Because commerce and content are becoming further intertwined, it’s important to understand how this fact impacts the digital customer journey and the employees that service them. The omnichannel journey weaves online and offline, web and mobile and even phone, text and chat. This channel fluidity represents a challenge in balancing strategic partners versus technical implementors. Thankfully, Rightpoint — a Forrester CX Strategy Challenger-rated consultancy — is an Adobe Gold certified solution partner, with every capability to weave together touchpoints in the modern customer journey.

Want to continue reading this blog? Head on over to the Rightpoint blog.

Privacy-First Changes Have Far-Reaching Commerce Platform Implications

Essentially, Apple and Facebook have declared war on one another. For its part, Apple has decided to take a stance on privacy, calling it a fundamental human right and using that stance to differentiate itself from all other tech giants. Recently the company released an ebook, A Day in the Life of Your Data: A Father and Daughter Day at the Playground, that explains in plain English just how extensive personal data collection has become.

In late January, Apple announced some iOS 14 updates that are designed to offer users more stringent privacy protection. One of its features, App Tracking Transparency (ATT), will, “require apps to get the user’s permission before tracking their data across apps or websites owned by other companies. Under Settings, users will be able to see which apps have requested permission to track, and make changes as they see fit.”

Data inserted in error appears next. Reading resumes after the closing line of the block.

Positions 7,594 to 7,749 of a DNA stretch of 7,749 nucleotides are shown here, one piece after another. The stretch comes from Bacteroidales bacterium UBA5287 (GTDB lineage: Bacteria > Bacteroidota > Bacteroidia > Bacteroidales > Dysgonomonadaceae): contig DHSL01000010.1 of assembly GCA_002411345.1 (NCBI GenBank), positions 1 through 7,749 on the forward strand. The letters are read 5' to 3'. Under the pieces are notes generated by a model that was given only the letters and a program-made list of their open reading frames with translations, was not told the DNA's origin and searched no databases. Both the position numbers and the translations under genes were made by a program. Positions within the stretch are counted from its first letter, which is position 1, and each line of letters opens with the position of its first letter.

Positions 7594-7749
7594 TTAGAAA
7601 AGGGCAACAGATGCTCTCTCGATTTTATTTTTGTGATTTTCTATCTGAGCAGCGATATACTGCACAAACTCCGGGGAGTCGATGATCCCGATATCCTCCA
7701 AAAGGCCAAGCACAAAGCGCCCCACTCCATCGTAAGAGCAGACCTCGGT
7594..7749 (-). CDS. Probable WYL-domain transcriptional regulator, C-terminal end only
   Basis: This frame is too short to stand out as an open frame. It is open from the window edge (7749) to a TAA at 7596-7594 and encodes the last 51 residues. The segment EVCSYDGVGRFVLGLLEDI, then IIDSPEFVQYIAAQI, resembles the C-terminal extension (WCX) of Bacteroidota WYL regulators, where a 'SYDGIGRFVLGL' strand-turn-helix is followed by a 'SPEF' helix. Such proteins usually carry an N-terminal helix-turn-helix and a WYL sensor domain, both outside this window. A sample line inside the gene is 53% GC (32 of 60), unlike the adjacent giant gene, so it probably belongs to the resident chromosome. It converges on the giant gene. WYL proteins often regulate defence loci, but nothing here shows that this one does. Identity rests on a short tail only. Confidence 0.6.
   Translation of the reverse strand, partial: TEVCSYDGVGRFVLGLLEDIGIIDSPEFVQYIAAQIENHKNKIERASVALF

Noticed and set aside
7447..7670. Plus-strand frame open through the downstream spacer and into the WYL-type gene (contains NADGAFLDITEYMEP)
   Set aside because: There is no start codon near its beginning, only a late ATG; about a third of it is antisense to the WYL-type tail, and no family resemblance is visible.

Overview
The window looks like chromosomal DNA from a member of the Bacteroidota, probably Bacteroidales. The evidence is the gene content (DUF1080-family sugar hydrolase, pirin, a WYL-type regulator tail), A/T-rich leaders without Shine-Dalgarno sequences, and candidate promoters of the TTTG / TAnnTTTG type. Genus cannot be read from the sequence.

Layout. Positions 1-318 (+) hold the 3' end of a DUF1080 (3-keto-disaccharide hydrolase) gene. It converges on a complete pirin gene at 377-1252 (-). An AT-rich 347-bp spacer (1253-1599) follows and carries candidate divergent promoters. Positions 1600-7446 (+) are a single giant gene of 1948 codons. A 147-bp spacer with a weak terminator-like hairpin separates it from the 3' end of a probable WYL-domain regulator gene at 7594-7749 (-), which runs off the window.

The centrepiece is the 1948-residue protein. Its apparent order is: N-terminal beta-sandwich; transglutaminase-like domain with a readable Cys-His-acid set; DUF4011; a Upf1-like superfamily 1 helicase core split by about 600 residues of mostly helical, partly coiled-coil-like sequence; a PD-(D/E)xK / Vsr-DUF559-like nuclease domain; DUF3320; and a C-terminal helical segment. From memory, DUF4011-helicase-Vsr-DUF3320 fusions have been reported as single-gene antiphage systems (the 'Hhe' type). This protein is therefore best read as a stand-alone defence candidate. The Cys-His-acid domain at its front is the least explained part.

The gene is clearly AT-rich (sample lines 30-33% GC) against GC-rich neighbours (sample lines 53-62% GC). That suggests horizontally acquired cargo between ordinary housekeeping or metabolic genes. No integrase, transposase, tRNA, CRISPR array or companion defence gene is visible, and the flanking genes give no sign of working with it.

Want to learn more about this? Head on over to the Rightpoint blog.

The Magento and Facebook Conversion API Conundrum

Apple is well known for being a privacy-first company. One needs to look no further than the ongoing news stories about their refusal to unlock iPhones for the FBI to understand this.

Recently Apple has shook things up for marketers with new privacy focused policies introduced in iOS 14. One significant impact that has prompted many discussions with our clients is around Facebook pixel tracking.

Want to learn more about these impacts? Head on over to the Rightpoint blog.

5 Problems Your Brand Will Face in 2021 (And How to Avoid Them)

If consumers were not familiar with digital commerce before the pandemic, they certainly are now: The decline of in-store shopping has led to a rise in online purchases and the proliferation of e-commerce platforms. As a result, we have witnessed companies beginning to scrutinize their digital experiences and syphon funds towards that effort.

But through our research and recent work with top brands, we must preach caution—budgets are tight, and you can’t afford any mistakes.